The Archdiocese of Mexico City published an editorial in its news service on Nov. 14 calling on federal officials to come up with strategies to protect Central American immigrants who pass through the country on their way to the United States, after reports of their mistreatment have increased in recent months.
The media in Mexico has given increasing coverage to rescue operations of illegal immigrants from Central and South America. In the largest of such operations, 106 Honduran, Salvadoran and Guatemalan immigrants, including 33 children, were rescued from forced labor on a farm in the southern Mexican state of Chiapas. The discovery came despite measures taken in response to the murder of 72 illegal immigrants in the northeastern state of Tamaulipas in August.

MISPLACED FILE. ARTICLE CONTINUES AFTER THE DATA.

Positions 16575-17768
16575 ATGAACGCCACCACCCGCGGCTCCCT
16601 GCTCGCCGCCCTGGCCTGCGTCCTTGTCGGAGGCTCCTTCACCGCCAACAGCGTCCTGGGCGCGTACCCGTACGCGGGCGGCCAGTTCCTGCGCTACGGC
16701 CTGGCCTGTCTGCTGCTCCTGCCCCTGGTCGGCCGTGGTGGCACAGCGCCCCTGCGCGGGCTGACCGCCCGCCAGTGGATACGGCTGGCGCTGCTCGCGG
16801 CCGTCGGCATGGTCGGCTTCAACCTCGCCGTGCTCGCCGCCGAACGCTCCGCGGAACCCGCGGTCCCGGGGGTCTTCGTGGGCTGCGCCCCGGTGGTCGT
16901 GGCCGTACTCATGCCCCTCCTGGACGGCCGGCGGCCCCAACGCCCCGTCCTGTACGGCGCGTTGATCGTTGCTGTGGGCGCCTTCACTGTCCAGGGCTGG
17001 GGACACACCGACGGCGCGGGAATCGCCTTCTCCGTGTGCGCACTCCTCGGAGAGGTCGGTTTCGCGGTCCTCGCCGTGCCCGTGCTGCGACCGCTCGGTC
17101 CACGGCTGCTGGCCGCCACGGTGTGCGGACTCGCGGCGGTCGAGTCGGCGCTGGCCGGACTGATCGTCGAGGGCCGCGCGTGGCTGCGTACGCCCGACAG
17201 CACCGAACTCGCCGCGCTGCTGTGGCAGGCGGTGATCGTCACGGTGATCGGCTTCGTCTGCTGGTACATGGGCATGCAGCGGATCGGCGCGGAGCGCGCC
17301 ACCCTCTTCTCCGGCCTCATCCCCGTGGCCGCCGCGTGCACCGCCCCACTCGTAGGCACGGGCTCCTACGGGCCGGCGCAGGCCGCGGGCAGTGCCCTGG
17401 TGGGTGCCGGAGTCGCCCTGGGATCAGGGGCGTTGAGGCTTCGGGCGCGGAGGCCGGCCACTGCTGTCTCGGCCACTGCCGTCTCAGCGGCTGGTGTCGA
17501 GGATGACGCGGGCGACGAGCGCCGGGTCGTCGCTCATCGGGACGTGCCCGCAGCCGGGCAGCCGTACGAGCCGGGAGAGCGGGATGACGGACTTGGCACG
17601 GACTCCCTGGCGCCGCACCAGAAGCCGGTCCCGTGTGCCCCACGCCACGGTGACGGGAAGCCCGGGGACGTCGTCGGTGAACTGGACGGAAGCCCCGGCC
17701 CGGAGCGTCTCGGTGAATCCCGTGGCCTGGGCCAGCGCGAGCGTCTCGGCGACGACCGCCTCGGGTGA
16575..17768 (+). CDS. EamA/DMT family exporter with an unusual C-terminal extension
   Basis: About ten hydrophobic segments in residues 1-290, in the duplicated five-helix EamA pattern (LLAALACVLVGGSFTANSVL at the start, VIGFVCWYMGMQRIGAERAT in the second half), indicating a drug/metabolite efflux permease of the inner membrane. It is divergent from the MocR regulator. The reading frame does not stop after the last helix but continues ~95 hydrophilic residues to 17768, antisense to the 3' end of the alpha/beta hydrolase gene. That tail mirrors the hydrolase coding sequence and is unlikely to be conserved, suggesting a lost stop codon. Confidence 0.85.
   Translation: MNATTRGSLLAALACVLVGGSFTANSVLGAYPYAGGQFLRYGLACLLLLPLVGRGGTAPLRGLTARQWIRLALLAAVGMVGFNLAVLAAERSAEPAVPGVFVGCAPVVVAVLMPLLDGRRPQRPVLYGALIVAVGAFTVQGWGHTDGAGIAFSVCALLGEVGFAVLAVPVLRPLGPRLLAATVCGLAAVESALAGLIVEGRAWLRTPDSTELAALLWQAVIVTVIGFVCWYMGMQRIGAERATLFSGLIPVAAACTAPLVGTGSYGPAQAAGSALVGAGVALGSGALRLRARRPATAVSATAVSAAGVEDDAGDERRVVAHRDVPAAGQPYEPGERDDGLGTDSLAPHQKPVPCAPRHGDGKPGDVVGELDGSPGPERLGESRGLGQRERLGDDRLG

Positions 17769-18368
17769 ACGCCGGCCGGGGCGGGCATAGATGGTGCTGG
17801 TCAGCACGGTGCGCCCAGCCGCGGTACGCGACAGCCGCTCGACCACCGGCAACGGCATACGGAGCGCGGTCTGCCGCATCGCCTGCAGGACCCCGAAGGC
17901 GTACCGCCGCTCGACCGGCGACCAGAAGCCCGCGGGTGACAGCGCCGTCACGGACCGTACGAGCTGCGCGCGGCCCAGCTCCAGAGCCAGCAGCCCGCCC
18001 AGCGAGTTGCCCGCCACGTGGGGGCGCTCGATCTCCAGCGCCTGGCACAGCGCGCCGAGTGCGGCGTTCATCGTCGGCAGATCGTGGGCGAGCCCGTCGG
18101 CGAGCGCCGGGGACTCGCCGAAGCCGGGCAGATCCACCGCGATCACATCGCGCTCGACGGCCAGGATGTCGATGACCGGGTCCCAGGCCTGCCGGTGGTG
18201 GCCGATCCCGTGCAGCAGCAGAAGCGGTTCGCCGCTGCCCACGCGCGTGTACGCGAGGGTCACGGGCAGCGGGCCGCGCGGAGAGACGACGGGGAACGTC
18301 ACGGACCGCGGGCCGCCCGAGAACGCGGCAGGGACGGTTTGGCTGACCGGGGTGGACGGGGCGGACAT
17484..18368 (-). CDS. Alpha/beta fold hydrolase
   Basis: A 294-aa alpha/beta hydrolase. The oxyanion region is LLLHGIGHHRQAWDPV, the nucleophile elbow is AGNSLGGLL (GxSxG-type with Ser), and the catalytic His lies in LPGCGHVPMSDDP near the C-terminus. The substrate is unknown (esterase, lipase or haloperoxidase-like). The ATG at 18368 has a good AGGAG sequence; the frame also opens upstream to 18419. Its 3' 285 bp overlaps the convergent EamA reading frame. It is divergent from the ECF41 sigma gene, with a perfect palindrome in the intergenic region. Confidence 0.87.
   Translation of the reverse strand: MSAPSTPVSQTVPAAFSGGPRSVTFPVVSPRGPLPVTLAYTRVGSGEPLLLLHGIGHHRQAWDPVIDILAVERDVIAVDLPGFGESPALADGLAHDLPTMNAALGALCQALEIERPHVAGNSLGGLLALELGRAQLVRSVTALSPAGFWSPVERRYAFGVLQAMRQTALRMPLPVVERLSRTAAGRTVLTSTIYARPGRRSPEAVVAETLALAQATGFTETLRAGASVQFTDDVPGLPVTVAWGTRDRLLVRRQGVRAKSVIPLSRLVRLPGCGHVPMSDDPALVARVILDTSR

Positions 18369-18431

The Archdiocese of Mexico City's news service noted that the State has the duty “to respect the human rights of foreigners and to care for their well-being,” especially amidst the growing violence in Mexico.
“How is it possible the Mexican government is not able to come up with better strategies for preventing this human drama from taking place on our southern border? Why is it that our lawmakers have not lifted a finger to address this problem that has existed for years and is getting worse?” the editorial asked.
It praised organizations, including the Church, that help immigrants who are passing through Mexico. “They are often subject to police pressure because of the work they carry out, and this is unacceptable,” the editorial stated. The archdiocese said measures must be taken to stop the exploitation and mistreatment of immigrants.
Mexican lawmakers “are the first to protest the treatment our fellow countrymen receive in the United States, and yet they do nothing to stop the mistreatment of our Central American brothers and sisters,” the editorial said.